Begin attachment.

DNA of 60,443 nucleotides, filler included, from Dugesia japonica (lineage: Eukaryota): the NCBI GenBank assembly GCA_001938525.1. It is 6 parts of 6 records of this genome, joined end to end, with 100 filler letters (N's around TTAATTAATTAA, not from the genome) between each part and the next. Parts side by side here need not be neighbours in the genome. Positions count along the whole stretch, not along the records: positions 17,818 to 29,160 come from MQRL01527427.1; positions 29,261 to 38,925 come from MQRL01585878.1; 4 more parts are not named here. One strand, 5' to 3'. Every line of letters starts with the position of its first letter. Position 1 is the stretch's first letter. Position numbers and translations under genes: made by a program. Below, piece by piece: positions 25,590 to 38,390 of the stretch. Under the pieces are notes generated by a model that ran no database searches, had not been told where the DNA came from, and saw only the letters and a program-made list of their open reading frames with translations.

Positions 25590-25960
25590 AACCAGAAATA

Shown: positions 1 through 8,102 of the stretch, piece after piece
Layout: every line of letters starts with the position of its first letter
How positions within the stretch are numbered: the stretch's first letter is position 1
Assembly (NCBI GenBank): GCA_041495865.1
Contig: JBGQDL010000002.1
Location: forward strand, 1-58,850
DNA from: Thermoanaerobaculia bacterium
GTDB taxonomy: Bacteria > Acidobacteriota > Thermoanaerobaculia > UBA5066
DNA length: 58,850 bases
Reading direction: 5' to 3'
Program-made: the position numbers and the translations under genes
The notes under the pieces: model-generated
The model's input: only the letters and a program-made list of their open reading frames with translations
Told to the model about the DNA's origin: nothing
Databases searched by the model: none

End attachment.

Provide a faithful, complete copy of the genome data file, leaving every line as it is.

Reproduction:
DNA of 60,443 nucleotides, filler included, from Dugesia japonica (lineage: Eukaryota): the NCBI GenBank assembly GCA_001938525.1. It is 6 parts of 6 records of this genome, joined end to end, with 100 filler letters (N's around TTAATTAATTAA, not from the genome) between each part and the next. Parts side by side here need not be neighbours in the genome. Positions count along the whole stretch, not along the records: positions 17,818 to 29,160 come from MQRL01527427.1; positions 29,261 to 38,925 come from MQRL01585878.1; 4 more parts are not named here. One strand, 5' to 3'. Every line of letters starts with the position of its first letter. Position 1 is the stretch's first letter. Position numbers and translations under genes: made by a program. Below, piece by piece: positions 25,590 to 38,390 of the stretch. Under the pieces are notes generated by a model that ran no database searches, had not been told where the DNA came from, and saw only the letters and a program-made list of their open reading frames with translations.

Positions 25590-25960
25590 AACCAGAAATA

Shown: positions 1 through 8,102 of the stretch, piece after piece
Layout: every line of letters starts with the position of its first letter
How positions within the stretch are numbered: the stretch's first letter is position 1
Assembly (NCBI GenBank): GCA_041495865.1
Contig: JBGQDL010000002.1
Location: forward strand, 1-58,850
DNA from: Thermoanaerobaculia bacterium
GTDB taxonomy: Bacteria > Acidobacteriota > Thermoanaerobaculia > UBA5066
DNA length: 58,850 bases
Reading direction: 5' to 3'
Program-made: the position numbers and the translations under genes
The notes under the pieces: model-generated
The model's input: only the letters and a program-made list of their open reading frames with translations
Told to the model about the DNA's origin: nothing
Databases searched by the model: none